Jerome K. Jerome is not the only author with works prestigious (or related) enough to earn multiple allusions in To Say Nothing of the Dog.  Most of the Romantics (Tennyson, in particular, with my favorite poem,“The Lady of Shallott,” which is under Terence’s constant scrutiny) make appearances; Shakespeare, various romantically tragic couples, and some hilariously phonetic Middle English words are there as well. My favorite two phrases would have to be, “Tha kahna bay” (p. 396) and “Guttgottimhaben” (p. 397).  If you’ve ever tried to read Middle English (i.e. Chaucer’s The Canterbury Tales) and had trouble contorting your palate to articulate the words on the page your brain was telling you look one way with familiar letters, but are not pronounced in contemporary ways at all, then you might be grateful for Willis’ clever and helpful spellings. You might even, as I did, literally laugh out loud at her handiwork in appreciation for her efforts to make a trip into the Middle Ages as least stressful and reminiscent of English class as possible.  Having loved my Middle English courses (I originally and still want to get my MA in Medieval Literature, a little bit) with little to no problem reading and understanding non-translated Chaucer, I still found myself laughing.

Don’t worry if the Middle English bothers you at all--I focus on a small portion of the book, a few pages really.  To Say Nothing of the Dog was so much fun to read that even if that makes you hesitant, Willis’ wit will win you over and have you smiling before long.  It’s a lovely and absurd book filled with precious characters, sublime settings, and picaresque landscapes.  But the characters, they really steal all the attention.   I became so invested in the Victorians (an odd bunch of manner and decorum-driven individuals) that I was disappointed when Ned had to switch through various times.  What complicates the mystery so much is the time-travel and Willis’ convoluted yet simple explanations of How It All Works (this is also what made it so riveting for me).  Despite figuring out who the elusive Mr. C was pretty early on in the book, I found myself enjoying the ride anyway.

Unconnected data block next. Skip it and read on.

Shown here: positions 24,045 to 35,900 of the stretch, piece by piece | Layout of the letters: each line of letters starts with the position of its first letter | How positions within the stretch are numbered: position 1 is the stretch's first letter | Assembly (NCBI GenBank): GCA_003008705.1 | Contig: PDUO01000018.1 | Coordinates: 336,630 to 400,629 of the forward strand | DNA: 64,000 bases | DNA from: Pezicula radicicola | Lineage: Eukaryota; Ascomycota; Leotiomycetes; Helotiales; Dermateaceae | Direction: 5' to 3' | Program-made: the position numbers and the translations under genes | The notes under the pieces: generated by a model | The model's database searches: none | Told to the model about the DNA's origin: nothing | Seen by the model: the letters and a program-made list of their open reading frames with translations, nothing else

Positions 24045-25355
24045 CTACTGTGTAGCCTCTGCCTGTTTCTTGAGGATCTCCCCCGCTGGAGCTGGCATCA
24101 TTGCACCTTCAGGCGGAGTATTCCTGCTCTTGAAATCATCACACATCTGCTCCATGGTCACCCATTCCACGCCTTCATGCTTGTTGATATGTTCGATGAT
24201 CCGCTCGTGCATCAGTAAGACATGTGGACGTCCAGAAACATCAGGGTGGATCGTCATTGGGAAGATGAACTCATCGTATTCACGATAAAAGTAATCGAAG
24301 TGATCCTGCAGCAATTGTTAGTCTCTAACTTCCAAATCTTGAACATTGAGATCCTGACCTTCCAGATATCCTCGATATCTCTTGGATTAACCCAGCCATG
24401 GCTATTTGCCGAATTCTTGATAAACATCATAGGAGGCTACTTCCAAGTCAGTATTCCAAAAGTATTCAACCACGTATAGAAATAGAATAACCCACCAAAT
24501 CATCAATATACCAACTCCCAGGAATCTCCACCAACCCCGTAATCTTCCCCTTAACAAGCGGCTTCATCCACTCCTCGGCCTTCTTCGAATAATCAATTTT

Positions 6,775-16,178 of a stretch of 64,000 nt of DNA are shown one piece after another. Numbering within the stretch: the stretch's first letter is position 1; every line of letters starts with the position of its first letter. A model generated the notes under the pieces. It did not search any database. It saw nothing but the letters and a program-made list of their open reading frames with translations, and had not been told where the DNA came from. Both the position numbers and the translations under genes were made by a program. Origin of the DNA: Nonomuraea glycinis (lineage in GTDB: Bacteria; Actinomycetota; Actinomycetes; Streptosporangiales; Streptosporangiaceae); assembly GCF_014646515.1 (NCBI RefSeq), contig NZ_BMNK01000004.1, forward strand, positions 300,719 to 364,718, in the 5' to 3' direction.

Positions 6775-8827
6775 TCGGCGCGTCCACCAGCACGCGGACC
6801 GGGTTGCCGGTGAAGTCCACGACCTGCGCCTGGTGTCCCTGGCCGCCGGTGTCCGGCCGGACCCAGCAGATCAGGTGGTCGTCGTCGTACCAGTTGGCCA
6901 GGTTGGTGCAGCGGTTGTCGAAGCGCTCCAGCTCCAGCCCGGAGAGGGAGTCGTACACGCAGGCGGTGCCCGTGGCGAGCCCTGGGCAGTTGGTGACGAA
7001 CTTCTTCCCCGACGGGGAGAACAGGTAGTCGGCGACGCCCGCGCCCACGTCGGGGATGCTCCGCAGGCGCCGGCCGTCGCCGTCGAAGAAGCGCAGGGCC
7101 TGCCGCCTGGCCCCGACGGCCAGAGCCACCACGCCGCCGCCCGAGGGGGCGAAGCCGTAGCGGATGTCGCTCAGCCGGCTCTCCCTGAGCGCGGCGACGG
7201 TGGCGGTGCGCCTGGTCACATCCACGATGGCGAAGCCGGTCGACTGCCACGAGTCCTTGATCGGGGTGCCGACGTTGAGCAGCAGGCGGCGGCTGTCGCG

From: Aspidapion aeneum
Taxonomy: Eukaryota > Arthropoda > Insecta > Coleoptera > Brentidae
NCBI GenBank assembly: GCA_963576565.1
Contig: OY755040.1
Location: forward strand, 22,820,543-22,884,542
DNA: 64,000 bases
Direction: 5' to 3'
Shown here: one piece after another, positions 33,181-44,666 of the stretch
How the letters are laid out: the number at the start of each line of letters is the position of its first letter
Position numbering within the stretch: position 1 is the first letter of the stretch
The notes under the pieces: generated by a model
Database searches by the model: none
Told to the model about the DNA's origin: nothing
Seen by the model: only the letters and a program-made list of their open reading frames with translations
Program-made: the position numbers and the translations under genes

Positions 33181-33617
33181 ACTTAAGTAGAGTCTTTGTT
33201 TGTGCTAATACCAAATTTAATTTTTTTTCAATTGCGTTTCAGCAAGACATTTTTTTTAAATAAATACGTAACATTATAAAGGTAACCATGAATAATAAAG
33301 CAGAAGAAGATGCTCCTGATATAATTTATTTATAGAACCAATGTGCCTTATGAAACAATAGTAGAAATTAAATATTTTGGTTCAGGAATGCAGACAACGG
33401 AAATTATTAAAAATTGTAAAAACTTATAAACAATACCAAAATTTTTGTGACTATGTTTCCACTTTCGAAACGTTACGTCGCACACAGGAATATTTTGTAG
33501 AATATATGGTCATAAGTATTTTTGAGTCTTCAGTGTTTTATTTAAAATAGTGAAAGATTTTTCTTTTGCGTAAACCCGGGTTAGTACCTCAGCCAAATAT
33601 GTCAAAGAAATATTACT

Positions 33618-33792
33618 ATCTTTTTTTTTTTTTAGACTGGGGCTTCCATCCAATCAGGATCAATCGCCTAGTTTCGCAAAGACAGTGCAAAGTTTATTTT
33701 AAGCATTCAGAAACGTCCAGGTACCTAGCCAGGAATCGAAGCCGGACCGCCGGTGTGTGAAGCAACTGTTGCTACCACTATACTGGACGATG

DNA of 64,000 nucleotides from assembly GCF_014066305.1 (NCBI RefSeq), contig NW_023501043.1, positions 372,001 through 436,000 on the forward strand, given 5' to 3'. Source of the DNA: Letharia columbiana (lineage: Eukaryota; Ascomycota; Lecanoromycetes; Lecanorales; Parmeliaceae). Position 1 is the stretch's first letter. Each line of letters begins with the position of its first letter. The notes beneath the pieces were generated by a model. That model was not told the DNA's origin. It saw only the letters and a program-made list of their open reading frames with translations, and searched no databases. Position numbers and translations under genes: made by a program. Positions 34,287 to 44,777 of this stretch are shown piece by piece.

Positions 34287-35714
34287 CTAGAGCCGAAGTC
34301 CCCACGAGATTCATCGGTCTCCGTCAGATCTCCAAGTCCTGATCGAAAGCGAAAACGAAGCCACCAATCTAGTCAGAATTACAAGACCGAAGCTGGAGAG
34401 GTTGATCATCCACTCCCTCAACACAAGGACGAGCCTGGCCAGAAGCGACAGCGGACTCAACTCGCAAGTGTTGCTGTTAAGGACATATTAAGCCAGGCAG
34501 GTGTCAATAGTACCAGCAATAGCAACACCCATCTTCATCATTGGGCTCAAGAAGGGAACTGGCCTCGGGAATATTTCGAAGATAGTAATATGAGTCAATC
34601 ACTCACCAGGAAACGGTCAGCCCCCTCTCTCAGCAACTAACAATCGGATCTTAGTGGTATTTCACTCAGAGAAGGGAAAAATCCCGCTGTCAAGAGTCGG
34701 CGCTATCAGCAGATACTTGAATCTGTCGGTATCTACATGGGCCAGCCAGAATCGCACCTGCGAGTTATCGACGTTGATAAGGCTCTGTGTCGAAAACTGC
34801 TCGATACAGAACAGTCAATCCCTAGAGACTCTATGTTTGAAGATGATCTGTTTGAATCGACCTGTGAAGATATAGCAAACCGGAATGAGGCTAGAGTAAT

Overall, it’s a frabjous book with one of the most romantic lines I’ve ever read, talented writing and story-telling, Victorian exclamations, but to top it all off: it has kittens.  I had a hard time putting this book down.  I do have a warning, though: the humor is mostly subtle.  If you like to get your laughs in other, mysterious ways, consult a medium and have the Other Side direct you in the proper direction.  Also: I still can’t find a definition for “fenoxidils.”  Is it some type of facial hair?


How many Jawas recommend this book?






I read this book as the March selection in Calico Reaction's LiveJournal book club.

4 comments:

TJ said...

I really enjoyed this book. Willis makes me impossibly envious over her command of language. :)

Erika said...

TJ: I know! I went to bed thinking, "I'll never be able to write like that, but I don't care--she does it all so wonderfully."

I've been recommending her, and this book, to everyone already!

Shara said...

Ah, the kittens were SUCH a lovely surprise. :)

Open ID does not like me right now, so just so you know who I am:

--Calico Reaction

Erika said...

@calico-reaction: Yes! The kittens! I was so sad (SAD) of the idea that cats, even fictionally, could become extinct. The very real ruins of Coventry Cathedral? The threat of Nazi Germany winning the war? Nothing compared to a world without cats. But oh, the kittens. Bless their little hearts and paws and toes and tails and whiskers... And the cat dialogue was great. "More," hahahaha. Genius.

It's all about the details. And cats.